# Correlation between products

I have an idea of what I want to achieve, but have no clue what it is called in statistical analysis world, hence impossible to implement.

I have a database with unique order numbers, customer names, products etc. I would like to see the correlation between products within orders. I.e. if I pick product X, what is the likelihood that I will also choose a product Y.

I would like to know what to research to help me with this.

• Thank you all for your input! I will try these and come back to you. – Marcius Jul 15 '15 at 16:26
• I have found that Data Mining add-in for excel can do wonders, but while add-in itself is free, it uses SQL Server's Analysis Services module, which unfortunately is not included in free products. Maybe somebody knows some other way that could be implemented in Excel? – Marcius Jul 19 '15 at 21:47
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It's called conditional probability $P(Y|X)$, i.e. probability of picking Y given that a customer picked X. There are relationships such as this one: $P(Y\&X)=P(Y|X)P(X)$, i.e. the probability that you pick Y and X is equal to probability of picking X multiplied by probability of picking Y conditional on picking X etc.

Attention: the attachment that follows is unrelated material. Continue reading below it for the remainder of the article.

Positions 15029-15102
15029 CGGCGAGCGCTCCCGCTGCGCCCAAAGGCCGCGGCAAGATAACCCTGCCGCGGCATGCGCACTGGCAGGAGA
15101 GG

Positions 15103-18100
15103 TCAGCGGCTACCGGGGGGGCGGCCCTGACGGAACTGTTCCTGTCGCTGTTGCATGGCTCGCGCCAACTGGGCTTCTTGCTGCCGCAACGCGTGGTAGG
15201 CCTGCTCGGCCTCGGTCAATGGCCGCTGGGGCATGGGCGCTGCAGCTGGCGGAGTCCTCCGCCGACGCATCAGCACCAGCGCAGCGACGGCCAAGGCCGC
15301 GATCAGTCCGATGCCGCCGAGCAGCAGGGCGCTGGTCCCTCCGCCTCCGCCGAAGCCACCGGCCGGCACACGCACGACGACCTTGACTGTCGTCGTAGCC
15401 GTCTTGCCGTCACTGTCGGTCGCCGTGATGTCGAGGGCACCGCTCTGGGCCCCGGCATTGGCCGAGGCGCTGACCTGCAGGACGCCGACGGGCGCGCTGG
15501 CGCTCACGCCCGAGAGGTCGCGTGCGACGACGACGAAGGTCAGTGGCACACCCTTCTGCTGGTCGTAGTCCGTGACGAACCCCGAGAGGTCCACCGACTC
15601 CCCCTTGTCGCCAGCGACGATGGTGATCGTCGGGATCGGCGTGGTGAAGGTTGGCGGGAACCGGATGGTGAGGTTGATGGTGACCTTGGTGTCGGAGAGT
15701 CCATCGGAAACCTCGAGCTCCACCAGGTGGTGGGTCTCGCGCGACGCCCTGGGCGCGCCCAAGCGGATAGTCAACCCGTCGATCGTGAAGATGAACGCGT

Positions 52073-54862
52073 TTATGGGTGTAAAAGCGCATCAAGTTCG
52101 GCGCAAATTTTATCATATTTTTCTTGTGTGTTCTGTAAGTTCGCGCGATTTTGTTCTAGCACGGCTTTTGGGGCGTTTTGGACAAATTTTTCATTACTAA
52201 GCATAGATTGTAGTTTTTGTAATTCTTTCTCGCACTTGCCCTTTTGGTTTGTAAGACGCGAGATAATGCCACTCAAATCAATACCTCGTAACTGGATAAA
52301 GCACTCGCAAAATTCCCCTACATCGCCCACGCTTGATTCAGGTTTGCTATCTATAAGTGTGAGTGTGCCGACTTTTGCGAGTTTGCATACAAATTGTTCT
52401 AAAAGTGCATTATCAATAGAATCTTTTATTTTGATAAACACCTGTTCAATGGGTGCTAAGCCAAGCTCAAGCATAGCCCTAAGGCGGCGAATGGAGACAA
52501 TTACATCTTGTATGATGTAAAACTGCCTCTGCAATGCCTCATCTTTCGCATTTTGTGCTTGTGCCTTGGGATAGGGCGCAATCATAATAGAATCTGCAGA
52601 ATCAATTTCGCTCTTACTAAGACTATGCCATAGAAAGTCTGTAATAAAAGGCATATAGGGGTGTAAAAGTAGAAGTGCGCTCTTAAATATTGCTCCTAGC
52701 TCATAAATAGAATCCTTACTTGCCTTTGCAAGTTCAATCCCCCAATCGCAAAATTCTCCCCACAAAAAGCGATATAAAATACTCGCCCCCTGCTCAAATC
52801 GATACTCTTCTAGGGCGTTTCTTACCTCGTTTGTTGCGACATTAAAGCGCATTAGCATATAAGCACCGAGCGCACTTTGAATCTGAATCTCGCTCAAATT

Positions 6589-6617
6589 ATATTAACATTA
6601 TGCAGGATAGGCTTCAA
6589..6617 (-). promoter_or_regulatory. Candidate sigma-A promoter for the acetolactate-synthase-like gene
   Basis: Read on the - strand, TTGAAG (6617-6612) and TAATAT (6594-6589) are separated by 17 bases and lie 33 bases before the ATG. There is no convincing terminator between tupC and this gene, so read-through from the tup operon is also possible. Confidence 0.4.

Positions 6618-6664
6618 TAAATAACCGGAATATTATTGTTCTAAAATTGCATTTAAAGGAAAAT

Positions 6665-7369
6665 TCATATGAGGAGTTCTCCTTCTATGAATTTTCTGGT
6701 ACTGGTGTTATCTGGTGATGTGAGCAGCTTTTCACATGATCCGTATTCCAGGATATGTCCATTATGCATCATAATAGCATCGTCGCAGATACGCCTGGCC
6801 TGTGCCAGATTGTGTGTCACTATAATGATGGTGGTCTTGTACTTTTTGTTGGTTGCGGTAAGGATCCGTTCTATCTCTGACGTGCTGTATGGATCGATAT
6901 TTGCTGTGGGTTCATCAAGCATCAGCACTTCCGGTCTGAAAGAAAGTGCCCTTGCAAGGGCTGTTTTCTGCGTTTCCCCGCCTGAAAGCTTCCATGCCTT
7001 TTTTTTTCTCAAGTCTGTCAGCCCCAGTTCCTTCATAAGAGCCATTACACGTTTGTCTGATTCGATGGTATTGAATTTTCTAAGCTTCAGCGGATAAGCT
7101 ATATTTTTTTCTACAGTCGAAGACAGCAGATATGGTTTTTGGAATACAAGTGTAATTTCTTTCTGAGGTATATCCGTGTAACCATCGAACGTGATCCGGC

Basically you're wondering if the event where an individual chooses product $X$ is independent of the event where they choose product $Y$, or if these events are positively correlated. You can check this by testing the hypothesis $p_1 = p_0$ against the alternative $p_1 > p_0$, where $p_1$ is the probability of choosing product $Y$ given that you've chosen product $X$, and $p_0$ is the same probability given that you didn't choose product $X$. If your sample sizes are large you can test this with the statistic $$z = \frac{\hat{p}_1 - \hat{p}_0}{ \sqrt{\frac{\hat{p} (1 - \hat{p})}{n_1} + \frac{\hat{p} (1 - \hat{p})}{n_0}} }$$ where $\hat{p}_1$ is the proportion of individuals who purchased product $Y$ among those who purchased product $X$, $\hat{p}_0$ is the proportion among those who didn't purchase product $X$ ($n_1$ and $n_0$ are the respective sample sizes), and $\hat{p}$ is the overall proportion. When $p_1 = p_0$ this approximately follows a standard normal distribution, which can be used for the calculation of $p$-values. Do you know where to go from here?